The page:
December 9, 2012

Brazil (1985)



"A bureaucrat in a retro-future world tries to correct an administrative error and himself becomes an enemy of the state."

It's not often that I don't know what to say about a movie, but having watched "Brazil" for the very first (and second) time today as part of my Christmas movies selection, I don't know how to categorise it. I'm not even sure if I enjoyed it or not. I think I did in some ways, but I still wanted to hate it all the way through.

"Brazil" is a surreal, sci-fi fantasy set in an Orwellian future which annoys me almost as much as "1984" itself. I've been watching a few sci-fi movies on the side lately and, since I'm a natural pattern finder, all these dystopian futures are the same from one movie to another. There's always a big, bad government and some neo-noir style lead character who turns out to be the unprepared hero of the piece amidst a load of technology which makes absolutely no sense.

I'll eventually review them, but I've also rewatched "The Matrix" (1999) and "Dark City" (1998) this weekend for absolutely no good reason at all other than entertainment. I'm not sure if that's the purpose behind them, but I keep feeling that I've seen the same story over and over ever since "Metropolis" (1927). It makes me glad that I'm not a real sci-fi fan because the clones and lack of originality in that genre even outweigh the current problems with horror.


In some ways "Brazil" is also a horror movie. There's some nice gore and definitely a nightmarish atmosphere to the arty-farty nonsense which makes it suitable for a horror fan, but there's comedy too which really messes things up. If it wasn't for the slapstick and satire, I think I would rate "Brazil" as a great film rather than a turd trying to be cleverer than it is. As I said, I don't really know how to classify it or rate it properly because it's not in a style that I'm used to.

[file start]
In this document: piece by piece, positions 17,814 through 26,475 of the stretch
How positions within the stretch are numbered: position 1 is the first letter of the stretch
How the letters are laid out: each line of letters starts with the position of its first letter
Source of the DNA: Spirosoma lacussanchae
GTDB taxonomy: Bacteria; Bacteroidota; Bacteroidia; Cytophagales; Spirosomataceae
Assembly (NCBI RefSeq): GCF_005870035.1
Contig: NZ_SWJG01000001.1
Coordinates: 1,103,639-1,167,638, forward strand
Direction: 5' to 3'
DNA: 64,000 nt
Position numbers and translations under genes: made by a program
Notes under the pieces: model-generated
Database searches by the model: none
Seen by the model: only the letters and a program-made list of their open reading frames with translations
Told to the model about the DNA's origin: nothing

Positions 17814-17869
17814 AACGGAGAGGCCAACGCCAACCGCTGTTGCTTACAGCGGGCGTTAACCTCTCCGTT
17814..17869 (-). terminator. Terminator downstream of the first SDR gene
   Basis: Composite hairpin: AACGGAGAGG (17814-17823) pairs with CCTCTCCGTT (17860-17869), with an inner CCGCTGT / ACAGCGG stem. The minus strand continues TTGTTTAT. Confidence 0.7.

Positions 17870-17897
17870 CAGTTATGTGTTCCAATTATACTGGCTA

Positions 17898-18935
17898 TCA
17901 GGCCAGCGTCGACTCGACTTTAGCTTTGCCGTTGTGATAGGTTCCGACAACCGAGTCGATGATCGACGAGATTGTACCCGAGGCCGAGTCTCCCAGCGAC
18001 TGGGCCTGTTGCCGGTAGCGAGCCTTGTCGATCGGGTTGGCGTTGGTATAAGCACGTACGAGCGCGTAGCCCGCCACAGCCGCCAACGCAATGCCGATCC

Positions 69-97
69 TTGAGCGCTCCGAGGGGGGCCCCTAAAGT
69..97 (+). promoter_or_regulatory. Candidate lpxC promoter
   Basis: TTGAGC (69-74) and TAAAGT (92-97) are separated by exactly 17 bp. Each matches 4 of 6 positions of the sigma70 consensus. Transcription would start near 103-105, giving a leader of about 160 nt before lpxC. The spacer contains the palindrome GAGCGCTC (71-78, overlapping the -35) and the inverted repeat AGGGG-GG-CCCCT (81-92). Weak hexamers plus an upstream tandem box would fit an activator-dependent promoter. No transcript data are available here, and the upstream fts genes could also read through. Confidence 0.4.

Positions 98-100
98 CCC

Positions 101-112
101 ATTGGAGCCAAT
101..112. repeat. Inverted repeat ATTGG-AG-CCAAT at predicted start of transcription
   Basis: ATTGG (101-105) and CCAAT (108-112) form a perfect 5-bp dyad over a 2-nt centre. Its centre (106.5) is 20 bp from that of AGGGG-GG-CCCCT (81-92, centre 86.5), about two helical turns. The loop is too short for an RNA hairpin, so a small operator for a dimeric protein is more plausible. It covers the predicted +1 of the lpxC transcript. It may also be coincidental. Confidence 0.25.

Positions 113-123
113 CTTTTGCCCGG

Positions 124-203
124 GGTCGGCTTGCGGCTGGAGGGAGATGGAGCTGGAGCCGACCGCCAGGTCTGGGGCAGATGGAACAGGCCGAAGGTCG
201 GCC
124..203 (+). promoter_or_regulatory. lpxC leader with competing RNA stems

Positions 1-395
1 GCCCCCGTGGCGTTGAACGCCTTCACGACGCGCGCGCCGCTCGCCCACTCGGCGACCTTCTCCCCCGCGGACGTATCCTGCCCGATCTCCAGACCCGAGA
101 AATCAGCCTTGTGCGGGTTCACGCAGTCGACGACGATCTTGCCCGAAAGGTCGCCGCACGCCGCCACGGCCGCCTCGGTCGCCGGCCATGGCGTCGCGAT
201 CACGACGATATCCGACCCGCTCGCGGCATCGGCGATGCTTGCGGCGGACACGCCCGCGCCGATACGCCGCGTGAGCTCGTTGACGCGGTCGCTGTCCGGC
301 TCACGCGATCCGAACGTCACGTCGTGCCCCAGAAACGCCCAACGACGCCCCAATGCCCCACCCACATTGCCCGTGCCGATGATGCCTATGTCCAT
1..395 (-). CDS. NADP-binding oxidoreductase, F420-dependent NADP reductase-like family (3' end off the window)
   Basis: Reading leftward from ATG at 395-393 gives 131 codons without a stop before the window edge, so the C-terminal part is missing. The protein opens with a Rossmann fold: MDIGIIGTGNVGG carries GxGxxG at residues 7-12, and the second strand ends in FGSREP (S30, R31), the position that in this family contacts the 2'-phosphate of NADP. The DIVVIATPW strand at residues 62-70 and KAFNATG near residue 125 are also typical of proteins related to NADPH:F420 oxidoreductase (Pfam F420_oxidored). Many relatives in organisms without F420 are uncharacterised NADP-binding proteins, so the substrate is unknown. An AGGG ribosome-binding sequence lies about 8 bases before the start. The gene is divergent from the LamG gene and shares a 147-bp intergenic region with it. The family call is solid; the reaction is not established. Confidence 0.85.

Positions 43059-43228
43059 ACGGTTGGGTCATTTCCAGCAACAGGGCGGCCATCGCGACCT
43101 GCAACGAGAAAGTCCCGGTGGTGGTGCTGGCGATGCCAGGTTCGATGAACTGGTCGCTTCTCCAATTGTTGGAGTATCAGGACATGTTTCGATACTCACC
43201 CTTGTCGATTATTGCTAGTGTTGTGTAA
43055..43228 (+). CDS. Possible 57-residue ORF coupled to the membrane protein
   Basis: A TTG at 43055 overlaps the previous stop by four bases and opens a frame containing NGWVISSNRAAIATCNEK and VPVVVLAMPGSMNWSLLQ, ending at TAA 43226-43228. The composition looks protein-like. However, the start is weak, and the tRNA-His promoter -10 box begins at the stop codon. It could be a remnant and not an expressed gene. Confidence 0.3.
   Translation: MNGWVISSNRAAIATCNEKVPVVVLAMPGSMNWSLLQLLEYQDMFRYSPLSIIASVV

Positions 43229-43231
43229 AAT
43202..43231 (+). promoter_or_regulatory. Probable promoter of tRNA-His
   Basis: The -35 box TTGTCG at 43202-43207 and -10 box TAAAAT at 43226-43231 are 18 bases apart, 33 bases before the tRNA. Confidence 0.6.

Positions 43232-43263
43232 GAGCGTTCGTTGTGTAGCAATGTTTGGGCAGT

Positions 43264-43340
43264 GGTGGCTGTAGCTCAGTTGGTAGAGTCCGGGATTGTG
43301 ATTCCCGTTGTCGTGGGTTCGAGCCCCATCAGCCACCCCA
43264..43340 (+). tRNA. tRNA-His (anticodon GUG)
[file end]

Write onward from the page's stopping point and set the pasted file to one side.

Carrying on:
The funny thing is that I got caught up in the story even though the plot is as simple as they come with a predictable twist at the end which I thought was going to be an even bigger cop-out. I honestly expected it to be another "it was all a dream" movie or to go into "brain in a vat" territory. I hate those "we don't know what reality is" pseudo-philosphical stories especially as the whole concept is "meta" in the first place. If I'm willing to suspend my disbelief to watch a movie, I don't want any more layers of unreality to throw me right back out of it. That's where bullshit like "Inception" (2010) failed to impress me.


All I can say for sure about "Brazil" is that it has a great cast of some bigger names than I thought I'd ever see in the same movie, and it pretty much wastes the talents of every single one of them. I'm surprised that they ever worked again. Robert DeNiro? Well, he's never been that good anyway, but Bob Hoskins playing Mario before actually playing Mario is just plain weird.

Kim Greist, who plays Jill (the girl of Jonathan Pryce's character's dreams), looks a lot better in a wig even though she does nothing for me, but I could say that about any of the actors and actresses in this. They all look the part, but their characters' reactions to each other and their lack of depth ruins everything they do. It's impossible to care about any of them except in short bursts and then it's like they never existed. I swear it's possible to forget about everyone in the movie within seconds of hearing their last line.

"Brazil" is all style over substance at the end of the day and not very memorable except for the way it looks. I get that it's a satire or parody of some kind, but it's not funny. If it's a satire of the sci-fi genre itself, it's kind of insulting.

Sci-fi masochists everywhere who want to enjoy a combined brain-numbing and ass-numbing can now appreciate the new Criterion Blu-ray of the 142 minute long "fifth and final" director's cut which was released last week. Allegedly, it's better than the Universal version and my DVD version, but I'm sure that's like saying eating hot vomit is worse than eating cold vomit. I never want to watch "Brazil" again.

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